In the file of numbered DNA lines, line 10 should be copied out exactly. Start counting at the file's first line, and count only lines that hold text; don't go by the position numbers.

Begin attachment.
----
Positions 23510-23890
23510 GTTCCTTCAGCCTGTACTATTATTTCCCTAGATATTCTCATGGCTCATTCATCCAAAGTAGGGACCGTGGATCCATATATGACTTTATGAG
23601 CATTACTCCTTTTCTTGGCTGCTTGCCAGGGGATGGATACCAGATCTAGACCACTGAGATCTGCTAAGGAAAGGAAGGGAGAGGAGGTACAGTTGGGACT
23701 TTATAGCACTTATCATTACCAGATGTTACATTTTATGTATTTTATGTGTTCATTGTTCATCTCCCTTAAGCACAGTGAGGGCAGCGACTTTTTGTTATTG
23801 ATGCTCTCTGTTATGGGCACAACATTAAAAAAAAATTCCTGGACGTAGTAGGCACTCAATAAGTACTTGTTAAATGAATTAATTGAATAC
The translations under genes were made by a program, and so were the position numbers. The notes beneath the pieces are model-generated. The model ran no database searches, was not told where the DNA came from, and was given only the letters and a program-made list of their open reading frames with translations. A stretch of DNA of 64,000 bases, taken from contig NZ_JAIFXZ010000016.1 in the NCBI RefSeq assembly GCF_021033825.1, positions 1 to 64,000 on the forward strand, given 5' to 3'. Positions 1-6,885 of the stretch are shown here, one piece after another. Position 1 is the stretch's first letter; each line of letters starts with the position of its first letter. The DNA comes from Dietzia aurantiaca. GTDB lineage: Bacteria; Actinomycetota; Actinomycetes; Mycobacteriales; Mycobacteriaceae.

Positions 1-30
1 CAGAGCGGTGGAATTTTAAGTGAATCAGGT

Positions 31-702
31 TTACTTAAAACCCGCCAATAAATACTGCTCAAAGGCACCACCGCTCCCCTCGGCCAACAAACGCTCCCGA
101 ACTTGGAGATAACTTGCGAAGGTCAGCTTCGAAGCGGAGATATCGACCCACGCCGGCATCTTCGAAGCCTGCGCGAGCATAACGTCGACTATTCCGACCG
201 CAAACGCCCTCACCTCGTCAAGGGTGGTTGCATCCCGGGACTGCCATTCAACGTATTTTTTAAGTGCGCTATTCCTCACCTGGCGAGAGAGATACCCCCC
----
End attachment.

31 TTACTTAAAACCCGCCAATAAATACTGCTCAAAGGCACCACCGCTCCCCTCGGCCAACAAACGCTCCCGA